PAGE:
Michael Leja is the James and Nan Wagner Farquhar Professor of History of Art and Visual Studies at the University of Pennsylvania. He is the author of Looking Askance: Skepticism and American Art from Eakins to Duchamp (2004), which traces the interactions between the visual arts and the skeptical forms of seeing engendered in modern life in northeastern American cities between 1869 and 1917. It won the Modernist Studies Association Book Prize in 2005. An earlier book, Reframing Abstract Expressionism: Subjectivity and Painting in the 1940s (1993) situates the paintings of Jackson Pollock, Barnett Newman, and others in a culture-wide initiative to re-imagine the self in the midst of a traumatic history. It won the Charles Eldredge Prize for Distinguished Scholarship in American Art from the Smithsonian American Art Museum. He is currently completing a book titled A Flood of Pictures, which traces the beginnings of image culture in the United States in the early/mid 19th century, when picture production was industrialized and a mass market for images developed. A volume of primary sources on U. S. art, coedited with John Davis, is forthcoming in several languages beginning later this year.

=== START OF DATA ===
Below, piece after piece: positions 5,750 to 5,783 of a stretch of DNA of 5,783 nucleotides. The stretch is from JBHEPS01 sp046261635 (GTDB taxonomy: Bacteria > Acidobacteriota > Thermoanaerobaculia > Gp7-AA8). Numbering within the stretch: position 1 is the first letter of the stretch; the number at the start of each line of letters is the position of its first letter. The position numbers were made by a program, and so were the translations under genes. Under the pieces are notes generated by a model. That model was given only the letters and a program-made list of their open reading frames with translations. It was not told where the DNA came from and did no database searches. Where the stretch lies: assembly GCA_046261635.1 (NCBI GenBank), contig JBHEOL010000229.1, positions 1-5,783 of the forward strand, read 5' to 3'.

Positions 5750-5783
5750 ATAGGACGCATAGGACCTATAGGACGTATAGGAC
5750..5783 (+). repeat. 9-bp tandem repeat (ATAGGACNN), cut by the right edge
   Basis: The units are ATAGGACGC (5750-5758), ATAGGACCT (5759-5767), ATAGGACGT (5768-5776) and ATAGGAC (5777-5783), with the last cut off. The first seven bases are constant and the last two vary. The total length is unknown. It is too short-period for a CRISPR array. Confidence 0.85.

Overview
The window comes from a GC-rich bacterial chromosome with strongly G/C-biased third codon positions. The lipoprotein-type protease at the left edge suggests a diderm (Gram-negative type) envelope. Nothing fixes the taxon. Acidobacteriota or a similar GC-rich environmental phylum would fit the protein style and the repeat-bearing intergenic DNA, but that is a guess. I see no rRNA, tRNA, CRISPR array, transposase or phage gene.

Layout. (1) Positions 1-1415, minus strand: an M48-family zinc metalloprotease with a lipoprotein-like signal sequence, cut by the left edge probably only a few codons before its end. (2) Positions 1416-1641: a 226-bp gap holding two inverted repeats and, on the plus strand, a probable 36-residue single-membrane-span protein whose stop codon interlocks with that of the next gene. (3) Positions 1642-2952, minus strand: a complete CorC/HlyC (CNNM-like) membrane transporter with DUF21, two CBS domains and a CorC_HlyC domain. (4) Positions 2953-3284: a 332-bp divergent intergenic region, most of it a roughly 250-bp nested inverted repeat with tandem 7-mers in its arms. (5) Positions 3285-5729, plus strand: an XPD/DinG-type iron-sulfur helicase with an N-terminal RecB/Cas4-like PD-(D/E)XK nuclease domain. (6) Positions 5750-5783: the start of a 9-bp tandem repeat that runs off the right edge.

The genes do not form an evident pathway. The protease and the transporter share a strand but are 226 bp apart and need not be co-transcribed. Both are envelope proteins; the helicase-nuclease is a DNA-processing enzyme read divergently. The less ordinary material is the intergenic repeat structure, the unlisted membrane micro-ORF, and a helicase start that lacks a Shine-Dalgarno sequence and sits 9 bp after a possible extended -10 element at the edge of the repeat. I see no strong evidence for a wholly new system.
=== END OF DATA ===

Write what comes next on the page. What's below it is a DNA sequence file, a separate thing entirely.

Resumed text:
Freyda Spira, Associate Curator, Department of Drawings and Prints, The Metropolitan Museum of Art, New York